After doing a bit of film research, as I do, I realized that I couldn’t pass up an opportunity to visit one of the inspirations behind Cinderella’s castle. A day trip to Segovia was in order.
Despite leaving my hostel in Madrid with more than enough time to catch my train to Segovia, I actually found myself sprinting through the terminal to catch my train to Segovia. Because of course. I had roughly three different people scold me in Spanish for showing up AT the time of departure rather than five minutes early. The joke was on them, however…because I don’t speak Spanish.
I made the train. But I also didn’t trust the guard/employee to tell me truthfully which stop I was meant to get off at. I was under the impression that there were two train stops in Segovia (there aren’t) and when I asked him if I should get off at the first, he said yes (rather hurriedly, as if he was irritated I was even on the train.)
Well, I got off at the Segovia stop, determined to ask an employee at the station about whether or not I was in the right place.
Awesome. (Also! I feel this the proper time to mention that the train claimed that the temperature was 12c/54f at my point of arrival. It was wrong.)
So I follow the one other person who got off the train with me to the barren outside (like really…it looked like a desert. Nothing around at all.) There were two buses there and, of course, both drivers spoke about as much English as I speak Spanish. After a bit of charades, hasty utilization of CityMapper technology, and some poor attempts at Spanglish, I climbed onto the correct bus and made my 30-minute journey into the center of the city.
I stepped off the bus at the aqueduct and there was frost on the ground. Great.
I wanted to catch the 10:30 tour, but I was roughly 30 minutes early, so I wandered around and found a chocolate croissant for breakfast. In the 10 minutes I was in the restaurant, this happened.
Entirely out of the blue, a dense fog rolled in, obscuring all but what was directly in front of me. …well then… (Obviously this city is haunted. Get out now.)
I went to the tourist office to ask about the tour only to discover that the tour had been canceled due to lack of interest (as in, I was the only one. Of course.) So I was given a map (that I had to pay for…after the canceled tour…) and was told to wander on my own. Cool.
What follows are some extremely foggy photos of Segovia.
I journeyed to the far side of Segovia, through the fog, to visit Alcázar Castle (the inspiration behind this entire trip in the first place.) This castle, originally built in the 12th century, served as the residence of King Alfonso VIII. It has served many purposes throughout its history and is now open to the public as a museum.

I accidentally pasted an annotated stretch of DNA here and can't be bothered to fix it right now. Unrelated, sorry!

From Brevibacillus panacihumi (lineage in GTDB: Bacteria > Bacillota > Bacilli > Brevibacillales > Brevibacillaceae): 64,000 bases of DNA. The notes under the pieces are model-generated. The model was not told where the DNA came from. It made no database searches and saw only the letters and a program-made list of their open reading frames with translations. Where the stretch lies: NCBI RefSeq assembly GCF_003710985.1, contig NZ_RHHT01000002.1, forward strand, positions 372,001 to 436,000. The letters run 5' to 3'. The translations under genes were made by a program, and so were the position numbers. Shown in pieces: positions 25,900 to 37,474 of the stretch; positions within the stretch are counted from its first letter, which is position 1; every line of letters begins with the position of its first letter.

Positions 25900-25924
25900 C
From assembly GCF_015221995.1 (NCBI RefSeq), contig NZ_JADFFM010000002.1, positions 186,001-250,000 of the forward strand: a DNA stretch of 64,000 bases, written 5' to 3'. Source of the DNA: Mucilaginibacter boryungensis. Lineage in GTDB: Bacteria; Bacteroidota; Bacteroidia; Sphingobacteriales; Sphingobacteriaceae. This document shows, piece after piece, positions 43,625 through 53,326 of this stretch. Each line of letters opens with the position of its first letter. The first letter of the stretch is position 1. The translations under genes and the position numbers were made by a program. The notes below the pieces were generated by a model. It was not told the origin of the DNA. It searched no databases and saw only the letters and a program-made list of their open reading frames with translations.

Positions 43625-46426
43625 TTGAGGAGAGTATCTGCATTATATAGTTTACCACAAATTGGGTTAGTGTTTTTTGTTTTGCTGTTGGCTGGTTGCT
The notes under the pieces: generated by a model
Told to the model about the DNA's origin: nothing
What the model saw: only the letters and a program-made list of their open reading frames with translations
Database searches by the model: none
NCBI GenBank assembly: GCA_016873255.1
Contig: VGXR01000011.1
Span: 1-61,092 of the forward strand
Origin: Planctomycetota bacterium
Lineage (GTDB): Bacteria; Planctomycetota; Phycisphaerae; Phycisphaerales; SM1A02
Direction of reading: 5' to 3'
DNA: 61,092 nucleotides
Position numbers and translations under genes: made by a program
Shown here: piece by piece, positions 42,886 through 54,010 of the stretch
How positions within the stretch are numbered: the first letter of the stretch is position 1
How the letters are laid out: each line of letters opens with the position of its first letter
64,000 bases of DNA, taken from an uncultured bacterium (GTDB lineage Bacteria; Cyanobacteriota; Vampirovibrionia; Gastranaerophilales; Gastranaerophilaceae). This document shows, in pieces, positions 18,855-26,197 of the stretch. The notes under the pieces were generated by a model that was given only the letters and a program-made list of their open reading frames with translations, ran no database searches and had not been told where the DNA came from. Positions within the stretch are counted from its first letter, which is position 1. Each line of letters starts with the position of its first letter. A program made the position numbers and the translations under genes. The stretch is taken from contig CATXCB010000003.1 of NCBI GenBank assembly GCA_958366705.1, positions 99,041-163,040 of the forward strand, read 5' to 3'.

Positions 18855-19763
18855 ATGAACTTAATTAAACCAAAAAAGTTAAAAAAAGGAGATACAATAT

My interest in it, however, lies in what it inspired–that is, Alcázar de Segovia was one of a few castles throughout Europe that Walt Disney used to design Cinderella’s castle at Disneyworld.
Alcázar was beautiful…but old castles are drafty (and my promised 12c was actually 2c/35f,) so I decided to skip climbing the tower “for the view” and get some blood flowing by walking around the city some more. I’d heard rumor that there was a Jewish quarter and in a city of this size, I was slightly surprised. I set out to find it.
I don’t know why it didn’t occur to me. Sephardic Jews came from Spain. It was only natural that this part of the country had a large Jewish population. It was a smidge disheartening though, to find the Jewish Quarter and have this be the first thing I see:
Undeterred, I wandered until I came upon the heart of the Jewish Quarter (Judería,) where I found Centro Didáctico de la Judería, a museum expounding on the history of the Jewish people in Spain. It was small, only two rooms, but it had heat (!) so I spent quite a bit of time there, reading every morsel and nugget of information.
Looming over the Jewish Quarter of the city is the enormous Cathedral. When I left the Judería, the fog had cleared a bit, so I got another picture of it.
Either way, at this point I was wet (fog = water) and I was cold and began to feel a tickle in the back of my throat, so I set out to find a restaurant where I could eat and waste some time before my train back. (As it turns out, when you aren’t following a tour guide and it’s too cold to read a guide of your own, it doesn’t take all that long to walk the entirety of Segovia.)
I wound up sitting in a cold restaurant for an hour, reading a book and listening to music to pass the time. After all that, I still left for the train station early (which was a smart move because I found a coffee bar at the train station that was warmer. Score!) and made my trek back to Madrid.
Alison’s Recommendations: Make this trip when it’s warmer. Make this trip with at least four others so you get a tour. Make this trip in conjunction with another such as Avila because you don’t need that much time for either city.
Edit: I got all the way down here and realized that I hadn’t explained my blog title. The truth of it is, no matter how many times I looked at pictures or read descriptions of this small town, I couldn’t get The Princess Diaries out of my head. In my mind, I was visiting the small country of Genovia. I kept this to myself because it was a stupid thing to think…but when I called my mother immediately after the trip to tell her all about it, she mentioned the exact same thing! Couldn’t be a coincidence. So…new head-canon. I visited the realm of Queen Mia rather than Cinderella.